Needless glorification of a below-par writer

Praveen Swami seems to be living in a distant fictional future which not only is entirely theoretical, but also extremely fascist for denying its inhabitants the fundamental right to believe and to live according to those beliefs. If how public money is spent or punishment meted out in a democratic country is tied up inherently with religion and culture, then any attempts at engineering social change by assuaging the masses to give up their ontological theories (which are as epistemologically valid as any other) instead of improving those political and juridical setups in a truly secular way (i.e. without the use of mind-control propaganda that tries to sway the public into either side of the faith/disbelief debate) smacks of nothing but totalitarian designs.

It would behove Swami to recognize that there are two kinds of secularism and the theoretical and dated definition that he ascribes to is not at all conducive to peace and progress, Instead what is needed is a vision that sees reality not through the theoretical lens but as it really is. Freedom of religion, not freedom from religion is how we Indians define secularism which is a part of our culture and heritage. This newfangled hard-line opposition to theism however, is ill-informed and ill-willed.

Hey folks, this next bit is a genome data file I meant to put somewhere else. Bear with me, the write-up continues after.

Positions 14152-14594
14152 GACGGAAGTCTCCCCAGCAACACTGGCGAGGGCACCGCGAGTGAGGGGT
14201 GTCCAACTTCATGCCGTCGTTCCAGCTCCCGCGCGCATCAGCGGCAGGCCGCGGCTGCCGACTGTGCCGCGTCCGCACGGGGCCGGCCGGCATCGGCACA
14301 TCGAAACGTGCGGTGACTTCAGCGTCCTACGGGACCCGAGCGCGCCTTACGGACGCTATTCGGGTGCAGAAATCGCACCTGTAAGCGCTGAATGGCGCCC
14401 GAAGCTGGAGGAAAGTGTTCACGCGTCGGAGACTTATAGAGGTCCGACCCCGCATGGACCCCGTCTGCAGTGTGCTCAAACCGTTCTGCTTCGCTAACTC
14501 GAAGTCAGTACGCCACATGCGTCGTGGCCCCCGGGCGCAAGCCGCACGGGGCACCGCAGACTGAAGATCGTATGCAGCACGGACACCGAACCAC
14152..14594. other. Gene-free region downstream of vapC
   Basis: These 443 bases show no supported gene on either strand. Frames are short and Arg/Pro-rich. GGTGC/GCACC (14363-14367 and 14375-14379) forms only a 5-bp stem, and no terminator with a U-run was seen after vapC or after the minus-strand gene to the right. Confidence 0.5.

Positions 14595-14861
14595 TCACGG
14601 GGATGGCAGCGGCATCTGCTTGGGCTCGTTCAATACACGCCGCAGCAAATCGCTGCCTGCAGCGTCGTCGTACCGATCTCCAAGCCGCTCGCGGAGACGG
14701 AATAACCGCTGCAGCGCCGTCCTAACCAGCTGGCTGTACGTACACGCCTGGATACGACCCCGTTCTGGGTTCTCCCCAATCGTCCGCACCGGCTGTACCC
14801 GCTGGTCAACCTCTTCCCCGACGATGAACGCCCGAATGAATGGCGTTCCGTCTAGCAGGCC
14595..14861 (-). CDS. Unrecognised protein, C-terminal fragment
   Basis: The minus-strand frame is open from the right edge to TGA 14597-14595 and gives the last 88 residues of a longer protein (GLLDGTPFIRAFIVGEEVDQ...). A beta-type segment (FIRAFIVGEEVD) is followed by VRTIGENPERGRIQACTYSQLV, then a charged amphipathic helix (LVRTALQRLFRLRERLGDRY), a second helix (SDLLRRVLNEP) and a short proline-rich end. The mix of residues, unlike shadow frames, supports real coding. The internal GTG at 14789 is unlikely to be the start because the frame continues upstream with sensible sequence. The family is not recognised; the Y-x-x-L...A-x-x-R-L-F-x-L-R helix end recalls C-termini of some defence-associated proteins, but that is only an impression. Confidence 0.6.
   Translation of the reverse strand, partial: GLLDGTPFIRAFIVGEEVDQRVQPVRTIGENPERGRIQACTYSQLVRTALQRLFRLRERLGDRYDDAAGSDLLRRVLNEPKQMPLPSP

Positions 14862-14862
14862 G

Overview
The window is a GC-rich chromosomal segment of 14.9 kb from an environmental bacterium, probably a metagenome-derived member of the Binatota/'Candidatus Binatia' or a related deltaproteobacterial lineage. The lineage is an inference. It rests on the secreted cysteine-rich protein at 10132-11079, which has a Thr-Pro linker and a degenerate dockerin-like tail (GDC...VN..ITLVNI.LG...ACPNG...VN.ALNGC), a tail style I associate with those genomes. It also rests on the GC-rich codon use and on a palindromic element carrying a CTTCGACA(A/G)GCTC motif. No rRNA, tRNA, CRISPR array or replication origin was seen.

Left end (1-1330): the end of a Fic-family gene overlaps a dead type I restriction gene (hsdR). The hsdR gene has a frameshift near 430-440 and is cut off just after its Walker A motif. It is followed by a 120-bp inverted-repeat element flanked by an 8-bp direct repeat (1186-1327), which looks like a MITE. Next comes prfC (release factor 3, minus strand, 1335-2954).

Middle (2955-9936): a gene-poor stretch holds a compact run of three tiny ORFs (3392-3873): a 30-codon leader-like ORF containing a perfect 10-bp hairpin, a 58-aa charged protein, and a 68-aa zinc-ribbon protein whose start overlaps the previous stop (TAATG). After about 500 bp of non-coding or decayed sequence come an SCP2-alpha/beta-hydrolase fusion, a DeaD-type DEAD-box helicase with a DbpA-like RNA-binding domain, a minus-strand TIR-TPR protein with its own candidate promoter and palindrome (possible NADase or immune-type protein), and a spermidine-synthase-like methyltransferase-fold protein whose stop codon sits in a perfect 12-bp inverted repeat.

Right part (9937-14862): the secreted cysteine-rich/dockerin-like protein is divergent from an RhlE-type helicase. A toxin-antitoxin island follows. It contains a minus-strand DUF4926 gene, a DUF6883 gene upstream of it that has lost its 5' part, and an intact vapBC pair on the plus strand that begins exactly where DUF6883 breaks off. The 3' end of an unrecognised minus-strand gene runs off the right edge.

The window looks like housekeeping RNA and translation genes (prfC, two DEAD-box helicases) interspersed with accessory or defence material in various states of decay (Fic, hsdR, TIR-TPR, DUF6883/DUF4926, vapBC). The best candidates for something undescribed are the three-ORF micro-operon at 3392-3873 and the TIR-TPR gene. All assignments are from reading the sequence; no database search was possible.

As for Rushdie, is his opinion on anything really worth incurring the hurt and heartburn of thousands (even lakhs) of Muslims? and Meera Nanda has already been criticized so much for her hatred of religion, that the article paints a biased picture of her career as a scholar by not mentioning the reactions her so called theories have evoked.


johandalberg said...

That theoretical secularism has become but another "theism"; with a league of "priests" and "prophets" of its own. A government that promotes religion, or even refrains from promoting people that gives critique on it, could in some cases be a sensible and peace-promoting thing to do (as you well pointed out) rather than stirring up antagonism for the "sake of democracy/secularism". The kind of people who feel a need to take part of the ideas of mr Rushdie or others will do so; regardless if he/they is/are censored or not. The author of the article you refer to seems to be calling out for "a universe built around citizenship and rights"; and here I thought that the state was obliged to safeguard freedom of religion?

Anyway, it is a nice and thought-provoking respone you did there...

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